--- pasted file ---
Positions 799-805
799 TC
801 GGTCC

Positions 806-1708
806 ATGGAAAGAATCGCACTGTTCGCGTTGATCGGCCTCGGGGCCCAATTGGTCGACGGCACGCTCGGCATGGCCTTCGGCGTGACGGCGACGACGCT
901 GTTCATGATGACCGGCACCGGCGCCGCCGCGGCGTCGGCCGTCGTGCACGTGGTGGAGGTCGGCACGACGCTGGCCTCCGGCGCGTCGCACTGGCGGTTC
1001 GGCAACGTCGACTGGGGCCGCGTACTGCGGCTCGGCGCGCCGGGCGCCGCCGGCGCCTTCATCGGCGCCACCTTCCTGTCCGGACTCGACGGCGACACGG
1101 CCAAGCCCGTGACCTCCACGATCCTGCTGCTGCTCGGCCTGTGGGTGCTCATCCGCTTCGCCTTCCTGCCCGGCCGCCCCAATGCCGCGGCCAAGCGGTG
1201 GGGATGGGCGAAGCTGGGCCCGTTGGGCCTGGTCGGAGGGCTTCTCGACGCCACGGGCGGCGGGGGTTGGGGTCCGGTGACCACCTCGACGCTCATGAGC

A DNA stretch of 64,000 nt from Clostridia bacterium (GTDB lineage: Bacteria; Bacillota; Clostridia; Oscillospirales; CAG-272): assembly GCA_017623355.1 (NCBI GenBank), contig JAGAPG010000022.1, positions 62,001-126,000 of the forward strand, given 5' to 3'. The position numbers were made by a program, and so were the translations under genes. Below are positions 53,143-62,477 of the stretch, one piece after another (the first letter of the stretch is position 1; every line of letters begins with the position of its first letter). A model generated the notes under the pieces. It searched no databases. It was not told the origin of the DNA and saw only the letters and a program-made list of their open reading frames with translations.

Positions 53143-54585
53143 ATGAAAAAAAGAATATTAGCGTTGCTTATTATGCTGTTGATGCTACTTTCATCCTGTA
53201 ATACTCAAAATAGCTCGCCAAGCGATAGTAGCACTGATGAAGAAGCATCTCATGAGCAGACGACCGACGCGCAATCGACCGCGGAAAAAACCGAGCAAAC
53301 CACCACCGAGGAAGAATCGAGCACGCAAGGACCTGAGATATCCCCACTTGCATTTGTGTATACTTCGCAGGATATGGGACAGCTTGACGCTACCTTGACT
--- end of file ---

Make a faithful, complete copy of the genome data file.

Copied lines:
Positions 799-805
799 TC
801 GGTCC

Positions 806-1708
806 ATGGAAAGAATCGCACTGTTCGCGTTGATCGGCCTCGGGGCCCAATTGGTCGACGGCACGCTCGGCATGGCCTTCGGCGTGACGGCGACGACGCT
901 GTTCATGATGACCGGCACCGGCGCCGCCGCGGCGTCGGCCGTCGTGCACGTGGTGGAGGTCGGCACGACGCTGGCCTCCGGCGCGTCGCACTGGCGGTTC
1001 GGCAACGTCGACTGGGGCCGCGTACTGCGGCTCGGCGCGCCGGGCGCCGCCGGCGCCTTCATCGGCGCCACCTTCCTGTCCGGACTCGACGGCGACACGG
1101 CCAAGCCCGTGACCTCCACGATCCTGCTGCTGCTCGGCCTGTGGGTGCTCATCCGCTTCGCCTTCCTGCCCGGCCGCCCCAATGCCGCGGCCAAGCGGTG
1201 GGGATGGGCGAAGCTGGGCCCGTTGGGCCTGGTCGGAGGGCTTCTCGACGCCACGGGCGGCGGGGGTTGGGGTCCGGTGACCACCTCGACGCTCATGAGC

A DNA stretch of 64,000 nt from Clostridia bacterium (GTDB lineage: Bacteria; Bacillota; Clostridia; Oscillospirales; CAG-272): assembly GCA_017623355.1 (NCBI GenBank), contig JAGAPG010000022.1, positions 62,001-126,000 of the forward strand, given 5' to 3'. The position numbers were made by a program, and so were the translations under genes. Below are positions 53,143-62,477 of the stretch, one piece after another (the first letter of the stretch is position 1; every line of letters begins with the position of its first letter). A model generated the notes under the pieces. It searched no databases. It was not told the origin of the DNA and saw only the letters and a program-made list of their open reading frames with translations.

Positions 53143-54585
53143 ATGAAAAAAAGAATATTAGCGTTGCTTATTATGCTGTTGATGCTACTTTCATCCTGTA
53201 ATACTCAAAATAGCTCGCCAAGCGATAGTAGCACTGATGAAGAAGCATCTCATGAGCAGACGACCGACGCGCAATCGACCGCGGAAAAAACCGAGCAAAC
53301 CACCACCGAGGAAGAATCGAGCACGCAAGGACCTGAGATATCCCCACTTGCATTTGTGTATACTTCGCAGGATATGGGACAGCTTGACGCTACCTTGACT